Printed in Issue #11, March 1994


Final Fantasy II
Square * SNES * 16 MB * Now Available

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With the next entry in this series imminent and reportedly set to arrive on North American shores very soon, let's take a glance back at the incredible sequel available now on Super NES. Let Final Fantasy II serve as an example for what gamers have come to expect out of 16-Bit role-plating games nowadays. Gone are the boring, one-dimensional stories of yore. We want epic action in a faraway land chock with evil kings, fleets of airships, dragons aplenty, mysticism and magic, love and betrayal, indecent proposals (Are we still talking about Final Fantasy? -Jet). Square undoubtedly redefined the meaning of "RPG" with FF II, so it's no wonder players are eagerly awaiting some more! We've been patient, Mr. Sakaguchi!

Since 1991, the SNES has become a home for role-players with various entries from thinkers like 7th Saga to dungeon crawlers a la Obitus. But, Final Fantasy II, with the arguable exception of Secret of Mana, remains untouched as the best RPG for the super systems. Its use of an active-time battle system livened up the stale turn-based affairs of standard role-players and a plethora of spells and equipment makes for a high chance of replayability. That's not even to mention the spectacular Mode 7 effects, animations, and orchestrated score. Our team rates it highly overall and anticipates the sequel. Honestly, if any game deserves a Hollywood adaptation, it's FF II and not a snoozer like Super Mario.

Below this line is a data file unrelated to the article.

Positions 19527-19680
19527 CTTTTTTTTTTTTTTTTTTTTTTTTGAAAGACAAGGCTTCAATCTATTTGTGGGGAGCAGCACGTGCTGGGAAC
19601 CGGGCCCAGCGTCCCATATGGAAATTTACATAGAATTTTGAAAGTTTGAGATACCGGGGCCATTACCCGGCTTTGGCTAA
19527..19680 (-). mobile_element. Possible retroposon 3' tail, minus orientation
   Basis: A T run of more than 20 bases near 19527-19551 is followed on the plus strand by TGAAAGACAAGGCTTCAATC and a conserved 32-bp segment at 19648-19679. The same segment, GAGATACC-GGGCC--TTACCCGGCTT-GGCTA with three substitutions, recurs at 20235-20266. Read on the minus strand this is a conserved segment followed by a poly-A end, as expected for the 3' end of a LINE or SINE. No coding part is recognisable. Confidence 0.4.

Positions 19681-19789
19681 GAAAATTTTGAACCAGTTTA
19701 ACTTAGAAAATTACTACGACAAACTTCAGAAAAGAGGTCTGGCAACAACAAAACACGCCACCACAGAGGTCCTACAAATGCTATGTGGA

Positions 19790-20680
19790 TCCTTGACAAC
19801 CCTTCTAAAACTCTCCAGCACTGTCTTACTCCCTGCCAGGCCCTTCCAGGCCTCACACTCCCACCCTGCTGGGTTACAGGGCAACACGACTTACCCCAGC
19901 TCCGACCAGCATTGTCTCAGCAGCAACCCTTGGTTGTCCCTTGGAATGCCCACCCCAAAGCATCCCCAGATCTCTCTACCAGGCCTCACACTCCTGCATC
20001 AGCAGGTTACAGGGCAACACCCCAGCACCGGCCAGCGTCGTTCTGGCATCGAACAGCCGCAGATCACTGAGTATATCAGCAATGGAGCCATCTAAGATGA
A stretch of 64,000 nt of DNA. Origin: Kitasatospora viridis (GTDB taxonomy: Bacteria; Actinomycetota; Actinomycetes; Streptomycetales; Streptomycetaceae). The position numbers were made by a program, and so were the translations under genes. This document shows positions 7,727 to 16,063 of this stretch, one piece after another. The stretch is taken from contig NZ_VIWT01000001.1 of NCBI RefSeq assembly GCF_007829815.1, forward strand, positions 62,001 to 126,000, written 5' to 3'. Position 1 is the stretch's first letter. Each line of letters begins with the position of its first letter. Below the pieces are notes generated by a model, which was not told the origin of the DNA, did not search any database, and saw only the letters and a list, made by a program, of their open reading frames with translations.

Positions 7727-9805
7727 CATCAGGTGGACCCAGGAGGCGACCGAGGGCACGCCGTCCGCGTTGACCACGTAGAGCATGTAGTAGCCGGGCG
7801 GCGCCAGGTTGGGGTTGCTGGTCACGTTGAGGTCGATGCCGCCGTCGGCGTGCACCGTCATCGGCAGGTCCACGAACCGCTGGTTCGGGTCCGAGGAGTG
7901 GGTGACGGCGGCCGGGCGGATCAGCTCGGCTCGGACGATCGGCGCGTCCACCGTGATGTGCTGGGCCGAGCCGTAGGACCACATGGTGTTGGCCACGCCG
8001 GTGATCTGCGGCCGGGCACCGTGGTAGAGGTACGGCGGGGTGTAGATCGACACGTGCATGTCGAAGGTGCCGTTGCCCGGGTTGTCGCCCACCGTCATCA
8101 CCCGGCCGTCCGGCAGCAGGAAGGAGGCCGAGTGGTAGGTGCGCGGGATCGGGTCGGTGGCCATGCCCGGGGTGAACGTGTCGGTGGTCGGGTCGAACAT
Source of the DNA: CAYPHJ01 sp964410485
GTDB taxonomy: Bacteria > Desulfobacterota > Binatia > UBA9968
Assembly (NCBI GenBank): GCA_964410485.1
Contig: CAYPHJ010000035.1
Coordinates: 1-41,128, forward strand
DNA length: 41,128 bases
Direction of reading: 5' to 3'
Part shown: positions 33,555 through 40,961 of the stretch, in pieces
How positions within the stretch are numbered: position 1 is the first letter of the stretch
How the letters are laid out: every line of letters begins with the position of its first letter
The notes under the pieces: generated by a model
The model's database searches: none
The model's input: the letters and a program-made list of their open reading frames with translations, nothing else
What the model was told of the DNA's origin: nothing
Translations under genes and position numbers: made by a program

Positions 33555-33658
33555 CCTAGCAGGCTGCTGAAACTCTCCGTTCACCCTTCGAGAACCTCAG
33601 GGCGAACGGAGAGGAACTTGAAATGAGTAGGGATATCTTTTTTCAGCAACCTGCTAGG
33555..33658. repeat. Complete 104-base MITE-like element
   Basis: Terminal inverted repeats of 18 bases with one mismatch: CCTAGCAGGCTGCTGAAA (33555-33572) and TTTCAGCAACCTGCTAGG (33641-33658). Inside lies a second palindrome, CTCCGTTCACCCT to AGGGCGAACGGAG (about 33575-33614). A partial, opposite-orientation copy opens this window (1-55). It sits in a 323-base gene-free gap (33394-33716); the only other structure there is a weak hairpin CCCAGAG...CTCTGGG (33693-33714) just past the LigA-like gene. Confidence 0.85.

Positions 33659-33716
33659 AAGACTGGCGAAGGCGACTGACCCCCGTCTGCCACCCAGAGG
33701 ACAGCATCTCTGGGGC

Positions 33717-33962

Printed in Issue #9, January 1994
Ys IV: Mask of the Sun
Tonkin House * SNES * 12 MB * Import Available

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Released in Japan for Super Famicom systems, Ys IV: Mask of the Sun is the newest entry in the Ys saga brought to you by Tonkin. This series may be known well among veteran Turbo owners, but most gamers likely haven't experienced this Japanese favorite. Ys IV represents a newfound move to expand its audience by bringing the title over to Super NES. Though it serves as a direct sequel in both story and presentation to the classic Ys I and II on Turbo, we may be dealing with a paltry stepbrother. This cart is a top-down, action-RPG containing stylistic elements now considered standard of the genre: An infallible hero cleansing the land of all evil through meticulous puzzle solving, cutscene-watching, and combat.

Ys IV's sprite work and speech boxes are pleasing to the eye, but our reviewers found much of the setting forgettable and lacking notable landmarks. That means it's very easy to get yourself lost. Combat is certainly not this game's strong suit. There are loads and loads of baddies, but our hero character cannot bash them with a sword or use magic to clear his path. You can only damage enemies by physically colliding into them. This makes for some awkward interactions as you're forced to bump close to your foes to get anywhere - draining your HP in the process. Tonkin gets credit for writing an intriguing and original story for Ys IV, but overall delivered a far lesser product to the four-year-old Ys I and II discs on the Turbo-CD system.


Printed in Issue #9, January 1994